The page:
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R. Magauran, R. R. K. Sama, S. Kaushal; Heat Shock Response in Neuronal Protection of the Retinal Ganglion Cell. Invest. Ophthalmol. Vis. Sci. 2010;51(13):3837.
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Neuronal injury and cell loss are often changes noted in neuro-ophthalmic diseases on the optic nerve exam. No therapies exist to date to protect or revive these damaged structures. Evidence is accumulating that the heat shock response (hsr) is neuroprotective against a wide variety of insults both in vitro and in vivo. Some of these agents may be neuro-regenerative as well. The goal of our current studies was to determine if stimulating the heat shock response has a neuroprotective effect on retinal ganglion cells (RGCs).
A well-established rat retinal ganglion cell line (RGC-5) was cultured by previously described methods. Cells were treated with varying concentrations of heat shock inducers, Celatsrol and Geldanamycin, for 24 hours and the optimum dose was determined based on measuring cellular HSP70 levels by western blot. Doxorubicin, a known oxidative apoptotic agent, was added to cells at various concentrations. Cells were harvested and viability was determined after trypan blue staining using a Cellometer (Nexcelcom Biosciences). RGC-5 cells were then pre-incubated with celastrol (CSA) or geldanamycin (GA) for 24 hours. Thereafter, cells were exposed to doxorubicin and at various times post-insult the number of viable cells was quantitated.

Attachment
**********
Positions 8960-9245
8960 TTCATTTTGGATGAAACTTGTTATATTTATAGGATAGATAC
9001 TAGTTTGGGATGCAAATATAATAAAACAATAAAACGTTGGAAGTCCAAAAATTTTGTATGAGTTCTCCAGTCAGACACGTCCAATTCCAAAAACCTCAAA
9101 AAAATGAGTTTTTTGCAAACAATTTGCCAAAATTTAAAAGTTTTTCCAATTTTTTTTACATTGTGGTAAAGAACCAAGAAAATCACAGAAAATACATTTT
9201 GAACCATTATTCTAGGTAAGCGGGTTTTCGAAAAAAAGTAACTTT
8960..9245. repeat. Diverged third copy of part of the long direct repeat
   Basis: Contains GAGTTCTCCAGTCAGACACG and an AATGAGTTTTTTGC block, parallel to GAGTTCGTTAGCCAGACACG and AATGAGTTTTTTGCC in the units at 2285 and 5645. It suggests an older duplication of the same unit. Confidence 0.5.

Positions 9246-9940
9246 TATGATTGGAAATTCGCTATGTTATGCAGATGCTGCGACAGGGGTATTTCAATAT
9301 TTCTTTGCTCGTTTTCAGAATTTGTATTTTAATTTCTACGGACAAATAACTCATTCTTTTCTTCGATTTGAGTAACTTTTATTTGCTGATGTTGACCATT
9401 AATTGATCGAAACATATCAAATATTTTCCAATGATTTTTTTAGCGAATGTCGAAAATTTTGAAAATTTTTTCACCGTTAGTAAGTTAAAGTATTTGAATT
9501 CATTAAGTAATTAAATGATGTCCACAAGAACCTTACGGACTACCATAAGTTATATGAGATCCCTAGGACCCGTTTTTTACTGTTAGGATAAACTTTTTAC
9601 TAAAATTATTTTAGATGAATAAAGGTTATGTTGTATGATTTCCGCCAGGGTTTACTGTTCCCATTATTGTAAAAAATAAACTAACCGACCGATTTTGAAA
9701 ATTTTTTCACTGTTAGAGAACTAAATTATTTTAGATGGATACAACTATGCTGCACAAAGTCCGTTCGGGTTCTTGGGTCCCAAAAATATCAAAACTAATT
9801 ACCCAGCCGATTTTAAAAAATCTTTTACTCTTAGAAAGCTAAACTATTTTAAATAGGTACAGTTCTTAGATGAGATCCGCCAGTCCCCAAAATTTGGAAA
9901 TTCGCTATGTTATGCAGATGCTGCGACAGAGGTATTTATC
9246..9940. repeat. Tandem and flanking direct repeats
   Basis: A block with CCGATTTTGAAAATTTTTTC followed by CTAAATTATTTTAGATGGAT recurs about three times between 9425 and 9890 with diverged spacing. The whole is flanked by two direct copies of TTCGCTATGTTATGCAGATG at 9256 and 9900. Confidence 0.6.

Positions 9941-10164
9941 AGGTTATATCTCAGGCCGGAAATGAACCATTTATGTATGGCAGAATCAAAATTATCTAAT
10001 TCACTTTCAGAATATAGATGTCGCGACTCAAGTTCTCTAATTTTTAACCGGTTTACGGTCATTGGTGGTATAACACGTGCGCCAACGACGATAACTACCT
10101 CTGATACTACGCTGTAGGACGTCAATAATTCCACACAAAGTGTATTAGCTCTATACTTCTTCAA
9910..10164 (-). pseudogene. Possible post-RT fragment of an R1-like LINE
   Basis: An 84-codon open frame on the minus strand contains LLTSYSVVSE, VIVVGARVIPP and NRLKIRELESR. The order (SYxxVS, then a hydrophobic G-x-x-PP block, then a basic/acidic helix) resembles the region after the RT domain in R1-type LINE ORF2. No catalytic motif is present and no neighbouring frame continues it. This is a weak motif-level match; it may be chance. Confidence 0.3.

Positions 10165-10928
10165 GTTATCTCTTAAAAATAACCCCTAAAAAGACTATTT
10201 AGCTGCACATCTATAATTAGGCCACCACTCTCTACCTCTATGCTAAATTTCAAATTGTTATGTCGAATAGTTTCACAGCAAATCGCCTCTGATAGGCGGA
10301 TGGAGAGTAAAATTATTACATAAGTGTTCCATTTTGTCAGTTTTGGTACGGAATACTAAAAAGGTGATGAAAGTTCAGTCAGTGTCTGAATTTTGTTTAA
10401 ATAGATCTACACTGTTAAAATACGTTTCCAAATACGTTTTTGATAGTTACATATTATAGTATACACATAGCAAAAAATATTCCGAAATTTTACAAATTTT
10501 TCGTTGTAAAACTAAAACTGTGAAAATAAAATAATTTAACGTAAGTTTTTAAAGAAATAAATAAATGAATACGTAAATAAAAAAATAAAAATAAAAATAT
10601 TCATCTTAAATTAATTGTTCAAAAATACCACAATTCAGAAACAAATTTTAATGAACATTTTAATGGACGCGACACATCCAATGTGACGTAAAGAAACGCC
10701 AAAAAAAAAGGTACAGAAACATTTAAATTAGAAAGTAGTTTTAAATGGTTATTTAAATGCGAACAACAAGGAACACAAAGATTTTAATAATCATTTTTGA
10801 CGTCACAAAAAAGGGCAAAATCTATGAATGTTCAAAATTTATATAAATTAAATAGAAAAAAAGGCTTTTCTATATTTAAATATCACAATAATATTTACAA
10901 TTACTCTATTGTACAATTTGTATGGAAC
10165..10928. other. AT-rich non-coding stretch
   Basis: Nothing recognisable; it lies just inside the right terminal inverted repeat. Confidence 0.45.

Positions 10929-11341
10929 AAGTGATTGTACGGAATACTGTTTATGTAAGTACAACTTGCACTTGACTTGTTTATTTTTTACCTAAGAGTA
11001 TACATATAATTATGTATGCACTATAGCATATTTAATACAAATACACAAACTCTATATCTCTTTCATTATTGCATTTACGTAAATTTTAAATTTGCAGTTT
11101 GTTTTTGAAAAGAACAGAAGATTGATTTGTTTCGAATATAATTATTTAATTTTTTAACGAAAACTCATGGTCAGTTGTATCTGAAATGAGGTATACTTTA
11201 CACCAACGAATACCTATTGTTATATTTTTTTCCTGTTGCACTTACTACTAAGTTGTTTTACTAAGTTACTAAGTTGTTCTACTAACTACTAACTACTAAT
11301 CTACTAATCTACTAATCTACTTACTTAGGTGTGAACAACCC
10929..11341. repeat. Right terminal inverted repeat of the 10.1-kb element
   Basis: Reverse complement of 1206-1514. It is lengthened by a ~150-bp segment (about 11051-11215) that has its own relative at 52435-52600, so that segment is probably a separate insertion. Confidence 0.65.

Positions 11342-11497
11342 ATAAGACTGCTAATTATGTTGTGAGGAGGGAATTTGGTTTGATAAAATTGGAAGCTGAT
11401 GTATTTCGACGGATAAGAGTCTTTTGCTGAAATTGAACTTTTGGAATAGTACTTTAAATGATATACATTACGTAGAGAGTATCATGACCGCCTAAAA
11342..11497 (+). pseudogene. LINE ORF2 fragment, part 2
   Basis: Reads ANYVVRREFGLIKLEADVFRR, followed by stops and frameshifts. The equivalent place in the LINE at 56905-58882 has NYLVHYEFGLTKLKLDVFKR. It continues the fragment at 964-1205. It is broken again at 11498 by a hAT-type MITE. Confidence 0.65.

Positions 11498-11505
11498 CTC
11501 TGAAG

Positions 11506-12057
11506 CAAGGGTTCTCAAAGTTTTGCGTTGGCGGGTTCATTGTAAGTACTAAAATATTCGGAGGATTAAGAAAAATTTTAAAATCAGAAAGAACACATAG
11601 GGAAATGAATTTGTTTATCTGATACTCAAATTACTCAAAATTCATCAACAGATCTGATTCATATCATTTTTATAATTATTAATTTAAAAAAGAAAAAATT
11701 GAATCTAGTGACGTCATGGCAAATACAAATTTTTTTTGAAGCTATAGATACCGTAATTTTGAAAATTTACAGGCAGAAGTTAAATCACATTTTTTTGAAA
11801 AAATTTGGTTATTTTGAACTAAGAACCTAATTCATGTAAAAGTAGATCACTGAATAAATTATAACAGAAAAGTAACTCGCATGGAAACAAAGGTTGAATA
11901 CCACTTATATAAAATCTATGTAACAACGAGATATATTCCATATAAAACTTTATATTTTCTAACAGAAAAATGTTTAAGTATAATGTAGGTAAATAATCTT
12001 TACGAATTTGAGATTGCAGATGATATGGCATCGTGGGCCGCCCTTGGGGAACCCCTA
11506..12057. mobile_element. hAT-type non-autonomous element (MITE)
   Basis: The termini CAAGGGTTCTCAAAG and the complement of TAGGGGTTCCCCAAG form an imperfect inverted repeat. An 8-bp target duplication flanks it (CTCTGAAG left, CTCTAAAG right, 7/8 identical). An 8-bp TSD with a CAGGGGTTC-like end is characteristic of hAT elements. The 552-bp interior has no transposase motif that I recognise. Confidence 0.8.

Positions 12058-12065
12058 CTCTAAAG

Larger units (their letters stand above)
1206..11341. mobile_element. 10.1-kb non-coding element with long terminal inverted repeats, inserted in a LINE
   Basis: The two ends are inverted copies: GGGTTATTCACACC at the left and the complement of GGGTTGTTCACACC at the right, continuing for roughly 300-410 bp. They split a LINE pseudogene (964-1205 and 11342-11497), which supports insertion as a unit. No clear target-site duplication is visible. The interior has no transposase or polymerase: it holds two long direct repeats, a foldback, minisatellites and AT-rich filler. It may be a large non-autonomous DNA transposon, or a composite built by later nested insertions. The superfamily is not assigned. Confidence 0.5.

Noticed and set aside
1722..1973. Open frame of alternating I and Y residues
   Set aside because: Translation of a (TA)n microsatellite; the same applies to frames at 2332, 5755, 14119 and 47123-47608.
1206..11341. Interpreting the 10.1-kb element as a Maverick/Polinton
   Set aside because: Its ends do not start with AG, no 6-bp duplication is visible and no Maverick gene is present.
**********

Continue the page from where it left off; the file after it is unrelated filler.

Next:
We first studied the dose and time-dependent nature of RGC cell death in the presence of doxorubicin. Cells were treated with Doxorubucin concentration ranging from 0.5 to 5 ug/ml. About 60-80% cell death was observed with the higher doses of Doxorubicin after 24 hours incubation. However pre-treatment with either CSA or GA there was a statistically significant reduction in cell death to about 20%. Analysis of doxorubicin exposed cells treated with the placebo (DMSO) showed profound morphological changes associated with apoptosis. Additionally, IF revealed that either CSA or GA-treated cells showed minimal apoptotic features.
For the first time, we demonstrate that stimulating the heat shock response in RGC’s provides neuroprotection against doxorubicin-induced apoptosis. There are a variety of chemicals that stimulate the heat shock response in different ways. These compounds may clinically provide neuroprotection to the retinal ganglion cells, allowing us to mitigate RGC loss in such diseases as non-arteritic anterior ischemic optic neuropathy, glaucoma and mitochondrial diseases.
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